If you’ve experienced that jolt of frozen pain after biting into a popsicle or slurping a frozen slushy, you know the unpleasant feeling of sensitive teeth. It happens to all of us!
But what exactly causes the teeth to become more sensitive? Is it only caused by slushies and ice cream?
There are a number of factors that contribute to sensitive teeth, including age, hot/cold foods and beverages, dental conditions (like cavities or receding gums)—and sometimes, orthodontic treatment.
As your teeth are getting used to the support of your braces, you may experience some unique sensations like tooth sensitivity or tooth wiggling, but at no point should you have considerable tooth pain with braces.
Let’s explore the sensation of sensitive teeth with braces and what you can do to minimize it!
Why do my teeth hurt with braces?
There are many different reasons why you might develop sensitivity in your teeth, with or without braces. (Our teeth actually become more sensitive as we age! That’s why you can’t bite into a popsicle without wincing anymore…)
Braces can cause some tenderness and sensitivity, but this should only be the case for a few days to a week.
Discomfort that lasts more than a week or two is most likely due to an underlying issue. Here are a few conditions that may cause your teeth to hurt with braces.
Tooth Decay – Tooth decay that leads to cavities is a major contributor to teeth sensitivity. Food and bacteria form acids that will demineralize and weaken tooth enamel if the teeth are not cleaned regularly. When the enamel layer continues to thin, it will eventually expose the tiny tubules connected to the tooth’s nerve, making the tooth especially sensitive. Brushing teeth too hard or too aggressively can also expose your nerve endings, making them more sensitive.
Fractures in teeth – A fractured tooth or a gap in a filling can be a source of sensitive teeth. This can be caused by perpetual grinding and clenching of the jaws. If you’re experiencing this, please talk to Dr. Dunn and Dr. Schreiber about a mouthguard at your next visit!
Teeth whitening treatments – Many teeth-whitening treatments contain ingredients that may alter the structure of your teeth and make them more sensitive. Always check in with your orthodontist before using any type of teeth-whitening solution. We recommend that you wait until your braces treatment is complete to whiten your teeth anyway! Whitening during treatment can leave discoloration or white spots where your brackets are.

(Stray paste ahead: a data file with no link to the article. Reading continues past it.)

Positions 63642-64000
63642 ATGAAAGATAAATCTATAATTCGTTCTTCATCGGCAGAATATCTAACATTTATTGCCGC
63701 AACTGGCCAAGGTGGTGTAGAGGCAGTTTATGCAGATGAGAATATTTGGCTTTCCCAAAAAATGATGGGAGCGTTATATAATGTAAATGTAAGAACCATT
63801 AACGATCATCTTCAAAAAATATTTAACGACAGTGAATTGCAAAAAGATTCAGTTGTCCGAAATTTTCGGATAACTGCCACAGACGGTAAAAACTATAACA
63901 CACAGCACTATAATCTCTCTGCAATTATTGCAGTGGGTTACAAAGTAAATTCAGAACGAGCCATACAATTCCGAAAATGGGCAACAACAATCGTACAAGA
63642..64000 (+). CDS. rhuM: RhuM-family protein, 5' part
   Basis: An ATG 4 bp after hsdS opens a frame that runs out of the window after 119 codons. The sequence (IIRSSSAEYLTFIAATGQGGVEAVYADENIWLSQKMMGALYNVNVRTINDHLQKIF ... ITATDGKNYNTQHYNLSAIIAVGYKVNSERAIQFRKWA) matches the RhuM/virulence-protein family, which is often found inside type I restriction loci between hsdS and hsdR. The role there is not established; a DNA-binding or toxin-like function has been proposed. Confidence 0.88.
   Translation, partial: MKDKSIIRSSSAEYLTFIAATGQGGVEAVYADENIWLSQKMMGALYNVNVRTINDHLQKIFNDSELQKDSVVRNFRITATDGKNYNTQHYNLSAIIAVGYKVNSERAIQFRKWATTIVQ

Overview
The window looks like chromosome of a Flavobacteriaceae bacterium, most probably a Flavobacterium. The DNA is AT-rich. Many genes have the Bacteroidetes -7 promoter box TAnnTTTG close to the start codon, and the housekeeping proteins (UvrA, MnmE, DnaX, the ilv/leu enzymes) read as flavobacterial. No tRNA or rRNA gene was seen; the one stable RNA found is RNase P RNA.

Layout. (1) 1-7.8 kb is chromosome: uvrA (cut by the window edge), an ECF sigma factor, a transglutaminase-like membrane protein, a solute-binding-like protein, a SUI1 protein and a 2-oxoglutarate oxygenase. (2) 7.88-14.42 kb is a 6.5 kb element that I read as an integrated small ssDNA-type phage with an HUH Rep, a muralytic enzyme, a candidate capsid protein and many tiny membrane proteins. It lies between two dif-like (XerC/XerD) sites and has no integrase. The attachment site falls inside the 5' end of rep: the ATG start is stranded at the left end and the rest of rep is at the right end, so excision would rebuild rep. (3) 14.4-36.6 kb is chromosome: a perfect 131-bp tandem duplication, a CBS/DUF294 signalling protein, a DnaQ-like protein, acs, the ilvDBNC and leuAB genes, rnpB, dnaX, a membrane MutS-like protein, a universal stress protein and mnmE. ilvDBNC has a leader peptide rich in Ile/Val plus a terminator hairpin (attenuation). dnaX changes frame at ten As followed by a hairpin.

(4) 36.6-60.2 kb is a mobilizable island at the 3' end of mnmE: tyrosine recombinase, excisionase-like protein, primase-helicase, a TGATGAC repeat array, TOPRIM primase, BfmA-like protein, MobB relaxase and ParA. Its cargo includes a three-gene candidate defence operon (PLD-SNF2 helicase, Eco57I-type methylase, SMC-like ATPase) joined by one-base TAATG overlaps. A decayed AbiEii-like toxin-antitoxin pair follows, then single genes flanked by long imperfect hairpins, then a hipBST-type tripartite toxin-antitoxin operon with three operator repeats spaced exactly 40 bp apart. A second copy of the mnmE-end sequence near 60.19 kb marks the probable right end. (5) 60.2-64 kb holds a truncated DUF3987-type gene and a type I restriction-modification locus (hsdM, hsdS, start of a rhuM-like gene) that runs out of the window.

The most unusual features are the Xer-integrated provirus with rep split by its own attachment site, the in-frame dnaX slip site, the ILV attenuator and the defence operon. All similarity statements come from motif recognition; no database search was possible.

Gum recession – Aggressive brushing of the gums or using a hard-bristled toothbrush can cause the gums to recede from the crown portion of the tooth, exposing the root surfaces. If this occurs, your teeth can become extremely sensitive to cold.
Can braces make your teeth sensitive to cold?
Braces may bring some very minor, temporary sensitivity as your teeth and gums adjust to the support of your braces. This is most likely to occur during the first week or two of your treatment.
If your teeth have suddenly become sensitive during your treatment, there’s likely an underlying cause. If you experience tooth pain during your treatment, please let your orthodontist and your dentist know as soon as possible.
Will my front teeth hurt from braces?
Getting braces should not be painful! Braces are designed to move teeth by placing consistent, gentle pressure on them. During the first few weeks, you may notice some minor tenderness or soreness, but healthy teeth and gums will adjust quickly.
When you visit our office for adjustments, the newly applied pressure may still cause some tenderness for a day or so, but you shouldn’t experience any severe pain. If you notice your front teeth hurt after braces or an adjustment, be sure to tell us about it so we can ensure that everything is a-okay!
How to Reduce Tooth Sensitivity with Braces
Maintaining proper oral hygiene is the first line of defense against tooth sensitivity! Neglecting your oral hygiene routine can leave your teeth and gums feeling irritated and unhappy, which contributes to sensitivity.
Brush and floss your teeth twice a day to prevent bacteria from building up, plaque from hardening on your teeth and debris from getting stuck between teeth. Use a fluoride toothpaste day and night to strengthen your enamel and support your teeth in the battle against sensitivity.
Still have questions about sensitive teeth with braces?
Please don’t hesitate to reach out to us with any questions! We love to hear from you. We’re here to guide you through your treatment process, from your very first visit, to your last appointment.